In part three, we hear how the demolition of the Heygate Estate was "the worst social housing disaster of recent times".
In the run up to the 2015 general election, a war is going on for the right to live in London. Rapid gentrification – praised as "regeneration" by local councils and property developers, derided as "social cleansing" by critics – is breaking up established communities. In some cases, families who've lived in London for generations are left homeless; in others, they are forced to move across the city or out of it completely. Meanwhile, the real estate opportunities are making lots of people – many of whom do not actually live in London – very rich.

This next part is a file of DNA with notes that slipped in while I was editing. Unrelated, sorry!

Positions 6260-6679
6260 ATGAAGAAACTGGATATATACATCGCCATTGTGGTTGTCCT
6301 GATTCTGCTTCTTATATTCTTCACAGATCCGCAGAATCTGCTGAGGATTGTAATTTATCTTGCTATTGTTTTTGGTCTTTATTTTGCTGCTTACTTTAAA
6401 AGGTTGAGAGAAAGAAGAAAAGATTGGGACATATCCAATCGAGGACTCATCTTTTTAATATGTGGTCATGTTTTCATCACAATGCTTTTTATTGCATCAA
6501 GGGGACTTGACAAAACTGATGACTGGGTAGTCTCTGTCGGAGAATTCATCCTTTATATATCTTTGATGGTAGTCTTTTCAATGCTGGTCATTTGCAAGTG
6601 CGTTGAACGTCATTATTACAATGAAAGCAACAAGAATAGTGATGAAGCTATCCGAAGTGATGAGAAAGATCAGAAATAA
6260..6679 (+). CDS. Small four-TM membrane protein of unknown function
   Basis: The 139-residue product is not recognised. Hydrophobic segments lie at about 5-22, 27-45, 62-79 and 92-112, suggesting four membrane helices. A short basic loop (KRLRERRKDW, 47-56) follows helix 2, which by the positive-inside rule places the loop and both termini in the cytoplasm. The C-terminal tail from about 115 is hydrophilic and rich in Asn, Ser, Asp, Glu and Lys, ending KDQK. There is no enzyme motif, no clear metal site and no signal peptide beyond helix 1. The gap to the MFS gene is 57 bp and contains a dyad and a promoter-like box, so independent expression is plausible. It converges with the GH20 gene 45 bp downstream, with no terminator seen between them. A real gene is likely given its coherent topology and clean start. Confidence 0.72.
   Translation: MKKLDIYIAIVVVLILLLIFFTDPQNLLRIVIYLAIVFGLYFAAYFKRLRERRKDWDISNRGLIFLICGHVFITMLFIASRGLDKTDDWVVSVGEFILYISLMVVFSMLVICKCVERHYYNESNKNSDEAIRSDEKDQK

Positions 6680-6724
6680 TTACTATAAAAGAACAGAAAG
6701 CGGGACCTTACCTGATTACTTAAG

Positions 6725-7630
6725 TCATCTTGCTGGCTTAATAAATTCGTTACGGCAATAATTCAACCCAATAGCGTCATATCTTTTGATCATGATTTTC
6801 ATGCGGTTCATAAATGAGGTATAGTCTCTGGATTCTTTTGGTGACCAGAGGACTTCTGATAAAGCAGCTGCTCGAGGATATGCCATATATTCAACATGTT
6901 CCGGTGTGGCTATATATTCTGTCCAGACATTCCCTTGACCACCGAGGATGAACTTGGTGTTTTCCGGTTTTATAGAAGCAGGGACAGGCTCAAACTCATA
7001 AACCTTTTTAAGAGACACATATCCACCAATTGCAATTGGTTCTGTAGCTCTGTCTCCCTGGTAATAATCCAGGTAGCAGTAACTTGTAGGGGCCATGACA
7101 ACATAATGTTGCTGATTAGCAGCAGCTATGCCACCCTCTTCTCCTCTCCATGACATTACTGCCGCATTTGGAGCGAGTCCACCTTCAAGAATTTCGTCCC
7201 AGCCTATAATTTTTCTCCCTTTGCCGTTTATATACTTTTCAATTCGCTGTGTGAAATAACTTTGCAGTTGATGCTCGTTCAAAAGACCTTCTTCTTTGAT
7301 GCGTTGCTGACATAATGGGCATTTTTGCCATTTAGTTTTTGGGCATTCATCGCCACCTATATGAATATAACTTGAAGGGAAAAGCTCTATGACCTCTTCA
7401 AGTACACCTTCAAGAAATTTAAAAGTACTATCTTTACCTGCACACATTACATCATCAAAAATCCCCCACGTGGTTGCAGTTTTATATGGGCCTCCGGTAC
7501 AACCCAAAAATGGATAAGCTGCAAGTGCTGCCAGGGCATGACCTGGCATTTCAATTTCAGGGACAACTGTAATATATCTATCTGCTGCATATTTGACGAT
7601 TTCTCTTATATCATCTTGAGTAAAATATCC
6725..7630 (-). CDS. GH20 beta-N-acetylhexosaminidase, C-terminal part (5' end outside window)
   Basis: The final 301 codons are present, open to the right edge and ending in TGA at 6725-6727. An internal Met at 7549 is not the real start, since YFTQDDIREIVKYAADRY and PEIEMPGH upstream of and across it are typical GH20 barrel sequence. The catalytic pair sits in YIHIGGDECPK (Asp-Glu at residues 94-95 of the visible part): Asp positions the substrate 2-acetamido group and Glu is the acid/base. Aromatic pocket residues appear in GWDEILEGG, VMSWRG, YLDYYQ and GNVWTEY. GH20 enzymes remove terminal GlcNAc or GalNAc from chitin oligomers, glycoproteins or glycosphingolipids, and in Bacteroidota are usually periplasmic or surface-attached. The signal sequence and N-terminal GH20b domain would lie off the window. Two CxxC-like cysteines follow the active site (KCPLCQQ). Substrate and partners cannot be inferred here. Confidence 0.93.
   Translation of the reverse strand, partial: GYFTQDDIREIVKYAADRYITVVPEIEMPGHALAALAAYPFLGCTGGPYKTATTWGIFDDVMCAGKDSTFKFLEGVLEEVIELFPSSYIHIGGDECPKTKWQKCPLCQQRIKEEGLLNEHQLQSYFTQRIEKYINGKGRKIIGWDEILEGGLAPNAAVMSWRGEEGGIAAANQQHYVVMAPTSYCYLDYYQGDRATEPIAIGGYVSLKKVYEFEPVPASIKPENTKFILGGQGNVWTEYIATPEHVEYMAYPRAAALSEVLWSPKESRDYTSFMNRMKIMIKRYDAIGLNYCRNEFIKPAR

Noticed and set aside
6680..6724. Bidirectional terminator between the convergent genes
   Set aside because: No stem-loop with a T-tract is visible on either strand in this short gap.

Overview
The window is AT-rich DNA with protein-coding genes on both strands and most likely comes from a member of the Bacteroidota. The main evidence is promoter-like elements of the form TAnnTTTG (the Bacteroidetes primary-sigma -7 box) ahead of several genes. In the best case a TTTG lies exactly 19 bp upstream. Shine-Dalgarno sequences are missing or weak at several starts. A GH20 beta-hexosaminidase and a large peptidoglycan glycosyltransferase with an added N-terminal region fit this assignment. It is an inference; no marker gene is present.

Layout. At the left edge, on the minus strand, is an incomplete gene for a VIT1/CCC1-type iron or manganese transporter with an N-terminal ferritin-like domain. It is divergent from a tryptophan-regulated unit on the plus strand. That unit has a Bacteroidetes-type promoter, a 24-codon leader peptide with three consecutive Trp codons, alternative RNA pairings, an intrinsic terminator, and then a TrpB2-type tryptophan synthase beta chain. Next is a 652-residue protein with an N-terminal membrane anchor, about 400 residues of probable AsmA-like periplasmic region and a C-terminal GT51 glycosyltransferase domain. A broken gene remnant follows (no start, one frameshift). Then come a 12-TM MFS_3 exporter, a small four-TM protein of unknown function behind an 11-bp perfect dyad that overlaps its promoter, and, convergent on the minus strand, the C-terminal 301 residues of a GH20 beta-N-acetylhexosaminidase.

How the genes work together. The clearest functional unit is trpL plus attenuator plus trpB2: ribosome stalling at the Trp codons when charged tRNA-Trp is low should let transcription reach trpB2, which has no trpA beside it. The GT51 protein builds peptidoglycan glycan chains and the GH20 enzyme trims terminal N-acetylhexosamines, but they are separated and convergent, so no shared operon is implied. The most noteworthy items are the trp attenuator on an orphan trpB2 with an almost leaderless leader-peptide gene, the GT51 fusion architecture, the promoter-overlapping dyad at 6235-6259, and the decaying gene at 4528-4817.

In part three of Regeneration Game, host Daisy-May Hudson sets out to discover what happens to council estates once they're demolished. Out of 1,200 homes on South London's Heygate Estate, only 75 council homes remain. We go to City Hall to meet the Head of the London Assembly, Darren Johnson, who says that the demolition of the Heygate was the worst social housing disaster of recent times. We also head to court, to hear the verdict of the E15 mothers' eviction.
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